[LLVMdev] LoopVectorizer in OpenCL C work group autovectorization

Pekka Jääskeläinen pekka.jaaskelainen at tut.fi
Fri Jan 25 03:35:16 PST 2013

On 01/25/2013 09:56 AM, Nadav Rotem wrote:
> Thanks for checking the Loop Vectorizer, I am interested in hearing your
> feedback. The Loop Vectorizer does not fit here. OpenCL vectorization is
> completely different because the language itself is data-parallel. You
> don't need all of the legality checks that the loop vectorizer has.

I'm aware of this and it was my point in the original post.
However, I do not see why the loop vectorizer wouldn't fit
this use case given how the pocl's "kernel compiler" is structured.

How I see it, the data parallel input simply makes the vectorizer's job
easier (skip some of the legality checks) while reusing most of the
implementation (e.g. cost estimation, unrolling decisions, the
vector instruction formation itself, predication/if-conversion,
speculative execution+blend, etc.).

Now pocl's kernel compiler detects the "parallel regions" (the
regions between work group barriers) and generates a new function suitable
for executing multiple work items (WI) in the work group. One method to
generate such functions is to generate embarrassingly parallel "for-loops"
(wiloops) that produce the multi-WI DLP execution. That is, the loop
executes the code in the parallel regions for each work item in the work

This step is needed to make the multi-WI kernel executable on
non-SIMD/SIMT platforms (read: CPUs). On the "SPMD-tailored" processors
(many GPUs) this step is not always necessary as they can input the single
kernel instructions and do the "spreading" on the fly. We have a different
method to generate the WG functions for such targets.

> Moreover, OpenCL has lots of language specific APIs such as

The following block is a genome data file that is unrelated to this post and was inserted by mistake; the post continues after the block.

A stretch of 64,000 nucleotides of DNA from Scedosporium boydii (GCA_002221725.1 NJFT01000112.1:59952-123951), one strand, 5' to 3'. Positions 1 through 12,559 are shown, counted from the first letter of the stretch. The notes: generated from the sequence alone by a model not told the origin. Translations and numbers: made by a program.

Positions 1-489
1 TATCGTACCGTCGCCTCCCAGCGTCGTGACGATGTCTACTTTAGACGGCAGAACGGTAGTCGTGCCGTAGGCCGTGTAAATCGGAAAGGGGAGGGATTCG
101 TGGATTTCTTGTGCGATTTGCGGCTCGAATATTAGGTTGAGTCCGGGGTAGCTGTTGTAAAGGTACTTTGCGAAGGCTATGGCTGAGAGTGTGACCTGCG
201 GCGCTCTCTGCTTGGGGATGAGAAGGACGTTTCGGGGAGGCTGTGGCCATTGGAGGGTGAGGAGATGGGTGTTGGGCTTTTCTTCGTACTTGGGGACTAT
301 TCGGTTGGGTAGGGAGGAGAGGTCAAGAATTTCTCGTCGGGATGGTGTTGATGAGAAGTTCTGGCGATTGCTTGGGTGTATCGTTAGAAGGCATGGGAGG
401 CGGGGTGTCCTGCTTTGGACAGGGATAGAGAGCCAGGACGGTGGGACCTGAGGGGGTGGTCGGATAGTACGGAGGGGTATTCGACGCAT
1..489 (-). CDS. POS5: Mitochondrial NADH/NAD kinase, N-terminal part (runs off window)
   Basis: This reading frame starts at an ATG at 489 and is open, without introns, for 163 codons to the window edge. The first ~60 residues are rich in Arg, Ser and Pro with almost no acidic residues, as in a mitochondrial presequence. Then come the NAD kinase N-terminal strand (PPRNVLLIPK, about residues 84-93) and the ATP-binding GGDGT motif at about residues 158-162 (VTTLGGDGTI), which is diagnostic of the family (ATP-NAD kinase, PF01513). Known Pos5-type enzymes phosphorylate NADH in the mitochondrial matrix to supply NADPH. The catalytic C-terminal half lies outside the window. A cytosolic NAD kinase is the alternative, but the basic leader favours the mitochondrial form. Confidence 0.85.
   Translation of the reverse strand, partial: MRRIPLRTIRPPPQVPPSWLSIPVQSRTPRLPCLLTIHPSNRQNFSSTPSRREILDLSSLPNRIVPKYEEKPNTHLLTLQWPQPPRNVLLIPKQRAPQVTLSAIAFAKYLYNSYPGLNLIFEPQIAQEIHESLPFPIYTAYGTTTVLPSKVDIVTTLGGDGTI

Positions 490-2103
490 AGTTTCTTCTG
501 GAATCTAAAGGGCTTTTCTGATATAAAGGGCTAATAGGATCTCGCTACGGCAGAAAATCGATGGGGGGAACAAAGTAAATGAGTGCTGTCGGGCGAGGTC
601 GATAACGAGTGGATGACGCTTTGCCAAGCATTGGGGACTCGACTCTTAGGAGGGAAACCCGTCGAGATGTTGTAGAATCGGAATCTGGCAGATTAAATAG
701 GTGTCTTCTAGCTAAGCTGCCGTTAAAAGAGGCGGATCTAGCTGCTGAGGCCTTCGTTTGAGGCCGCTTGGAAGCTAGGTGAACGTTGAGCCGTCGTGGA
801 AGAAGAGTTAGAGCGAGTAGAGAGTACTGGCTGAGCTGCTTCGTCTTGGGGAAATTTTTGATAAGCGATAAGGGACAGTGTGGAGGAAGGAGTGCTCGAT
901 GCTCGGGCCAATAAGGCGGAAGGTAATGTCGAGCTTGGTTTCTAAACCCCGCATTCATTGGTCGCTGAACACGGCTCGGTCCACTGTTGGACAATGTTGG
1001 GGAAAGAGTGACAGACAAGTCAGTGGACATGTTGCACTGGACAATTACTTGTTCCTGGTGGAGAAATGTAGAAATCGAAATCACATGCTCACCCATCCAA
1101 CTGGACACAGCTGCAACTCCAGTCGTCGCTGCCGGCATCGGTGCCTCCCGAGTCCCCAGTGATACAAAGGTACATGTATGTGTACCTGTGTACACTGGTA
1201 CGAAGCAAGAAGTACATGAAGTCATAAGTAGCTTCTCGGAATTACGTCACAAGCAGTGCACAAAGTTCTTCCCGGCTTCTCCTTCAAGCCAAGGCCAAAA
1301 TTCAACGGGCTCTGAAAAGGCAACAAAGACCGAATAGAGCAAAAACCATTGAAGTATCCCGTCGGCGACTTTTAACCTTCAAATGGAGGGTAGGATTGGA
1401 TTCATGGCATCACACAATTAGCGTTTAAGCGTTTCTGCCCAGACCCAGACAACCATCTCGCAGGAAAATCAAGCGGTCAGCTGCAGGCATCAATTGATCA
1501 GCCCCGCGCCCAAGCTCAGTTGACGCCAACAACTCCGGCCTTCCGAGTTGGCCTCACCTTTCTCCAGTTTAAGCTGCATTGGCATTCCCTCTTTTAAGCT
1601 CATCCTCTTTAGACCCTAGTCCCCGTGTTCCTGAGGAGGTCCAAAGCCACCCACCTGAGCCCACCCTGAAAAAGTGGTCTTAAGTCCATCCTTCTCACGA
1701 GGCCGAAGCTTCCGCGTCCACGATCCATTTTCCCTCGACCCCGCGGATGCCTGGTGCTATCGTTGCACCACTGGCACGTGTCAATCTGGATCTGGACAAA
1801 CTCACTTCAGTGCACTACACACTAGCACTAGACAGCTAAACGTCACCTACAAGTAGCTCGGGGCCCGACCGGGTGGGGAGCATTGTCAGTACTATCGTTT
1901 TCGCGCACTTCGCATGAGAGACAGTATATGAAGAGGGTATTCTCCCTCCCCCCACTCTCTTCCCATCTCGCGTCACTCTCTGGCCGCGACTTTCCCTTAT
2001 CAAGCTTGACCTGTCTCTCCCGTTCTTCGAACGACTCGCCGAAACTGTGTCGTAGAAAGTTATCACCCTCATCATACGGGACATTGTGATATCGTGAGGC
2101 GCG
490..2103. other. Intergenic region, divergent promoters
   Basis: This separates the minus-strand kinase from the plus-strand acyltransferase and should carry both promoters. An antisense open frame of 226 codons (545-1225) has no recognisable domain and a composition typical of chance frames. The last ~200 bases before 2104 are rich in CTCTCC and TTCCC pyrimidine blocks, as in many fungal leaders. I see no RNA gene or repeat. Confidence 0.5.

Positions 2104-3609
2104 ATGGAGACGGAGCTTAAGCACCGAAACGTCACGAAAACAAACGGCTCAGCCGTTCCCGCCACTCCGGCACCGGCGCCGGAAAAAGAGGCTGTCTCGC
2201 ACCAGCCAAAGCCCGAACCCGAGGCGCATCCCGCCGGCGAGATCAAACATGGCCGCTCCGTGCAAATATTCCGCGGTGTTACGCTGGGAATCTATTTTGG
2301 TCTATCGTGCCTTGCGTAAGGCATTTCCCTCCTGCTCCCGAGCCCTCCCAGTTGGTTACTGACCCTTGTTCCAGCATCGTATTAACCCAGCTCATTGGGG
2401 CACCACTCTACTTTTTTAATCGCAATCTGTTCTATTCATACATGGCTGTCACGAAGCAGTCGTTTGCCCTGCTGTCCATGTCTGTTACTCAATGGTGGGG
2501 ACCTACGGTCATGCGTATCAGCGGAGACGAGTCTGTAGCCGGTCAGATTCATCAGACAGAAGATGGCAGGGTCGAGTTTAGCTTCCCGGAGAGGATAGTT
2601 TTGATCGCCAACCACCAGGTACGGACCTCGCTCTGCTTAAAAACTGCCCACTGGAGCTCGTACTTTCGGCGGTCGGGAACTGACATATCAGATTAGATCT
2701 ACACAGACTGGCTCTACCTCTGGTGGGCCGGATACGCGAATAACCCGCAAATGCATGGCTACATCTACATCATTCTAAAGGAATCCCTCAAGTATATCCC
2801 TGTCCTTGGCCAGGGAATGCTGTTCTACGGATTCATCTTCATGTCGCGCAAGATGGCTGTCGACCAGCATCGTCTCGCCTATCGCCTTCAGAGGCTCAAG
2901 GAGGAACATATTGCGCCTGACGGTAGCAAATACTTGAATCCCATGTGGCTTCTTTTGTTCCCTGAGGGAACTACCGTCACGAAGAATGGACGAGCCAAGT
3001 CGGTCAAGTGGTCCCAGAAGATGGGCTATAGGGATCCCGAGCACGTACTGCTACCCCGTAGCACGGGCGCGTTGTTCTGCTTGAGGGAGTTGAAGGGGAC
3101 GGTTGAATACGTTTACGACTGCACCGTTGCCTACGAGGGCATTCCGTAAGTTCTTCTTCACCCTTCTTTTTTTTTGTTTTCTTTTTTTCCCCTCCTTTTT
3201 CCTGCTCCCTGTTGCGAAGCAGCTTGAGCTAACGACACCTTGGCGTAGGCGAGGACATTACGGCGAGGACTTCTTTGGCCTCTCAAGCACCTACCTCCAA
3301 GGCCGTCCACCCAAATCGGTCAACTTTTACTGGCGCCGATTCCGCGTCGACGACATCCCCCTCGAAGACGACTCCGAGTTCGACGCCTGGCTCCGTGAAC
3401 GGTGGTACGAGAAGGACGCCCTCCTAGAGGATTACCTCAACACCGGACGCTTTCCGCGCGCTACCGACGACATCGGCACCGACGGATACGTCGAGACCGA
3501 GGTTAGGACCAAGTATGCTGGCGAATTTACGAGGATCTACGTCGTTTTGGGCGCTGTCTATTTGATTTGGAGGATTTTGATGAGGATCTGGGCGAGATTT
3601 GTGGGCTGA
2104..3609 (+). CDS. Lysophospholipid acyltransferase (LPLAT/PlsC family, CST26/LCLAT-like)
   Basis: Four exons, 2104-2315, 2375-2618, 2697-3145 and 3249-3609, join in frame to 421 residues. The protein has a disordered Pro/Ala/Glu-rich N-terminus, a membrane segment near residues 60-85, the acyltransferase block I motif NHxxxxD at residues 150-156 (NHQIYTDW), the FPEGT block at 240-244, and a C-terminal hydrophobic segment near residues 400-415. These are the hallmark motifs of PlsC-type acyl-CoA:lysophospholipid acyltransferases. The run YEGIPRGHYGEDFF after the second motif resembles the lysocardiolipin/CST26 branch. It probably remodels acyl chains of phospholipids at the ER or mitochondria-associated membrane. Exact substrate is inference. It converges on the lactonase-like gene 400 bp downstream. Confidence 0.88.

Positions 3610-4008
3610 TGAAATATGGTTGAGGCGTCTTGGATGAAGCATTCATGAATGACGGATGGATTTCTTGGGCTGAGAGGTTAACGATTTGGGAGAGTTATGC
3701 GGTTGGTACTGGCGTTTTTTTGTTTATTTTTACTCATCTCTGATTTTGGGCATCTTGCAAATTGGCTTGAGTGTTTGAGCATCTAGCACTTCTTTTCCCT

> "get_global_id" and builtin function calls, and without knowledge of these
> calls it is impossible to vectorize OpenCL.

In pocl the whole kernel is "flattened", that is, the processed kernel code
does not usually have function calls. Well, printf() and some intrisics
calls might be exceptions. In such cases the vectorization could be
simply not done and the parallelization can be attempted using some other
method (e.g. pure unrolling), like usual.

get_local_id is converted to regular iteration variables (local id space x,
y,z) in the wiloop.

I played yesterday a bit by kludge-hacking the LoopVectorizer code to
skip the canVectorizeMemory() check for these wiloop constructs and it
managed to vectorize a kernel as expected.

> You need to implement something like Whole Function Vectorization
> (http://dl.acm.org/citation.cfm?id=2190061). The loop vectorizer can't
> help you here. Ralf Karrenberg open sourced his implementation on github.
> You should take a look.

I think the WFV paper has plenty of good ideas that could be applied to
*improve* the vectorizability of DLP code/parallel loops (e.g. the mask
generation for diverging branches where the traditional if-conversion won't
do, especially intra kernel for-loops), but the actual vectorization
could be modularized to generic passes to, e.g., allow the choice of 
target-specific parallelization methods later on.


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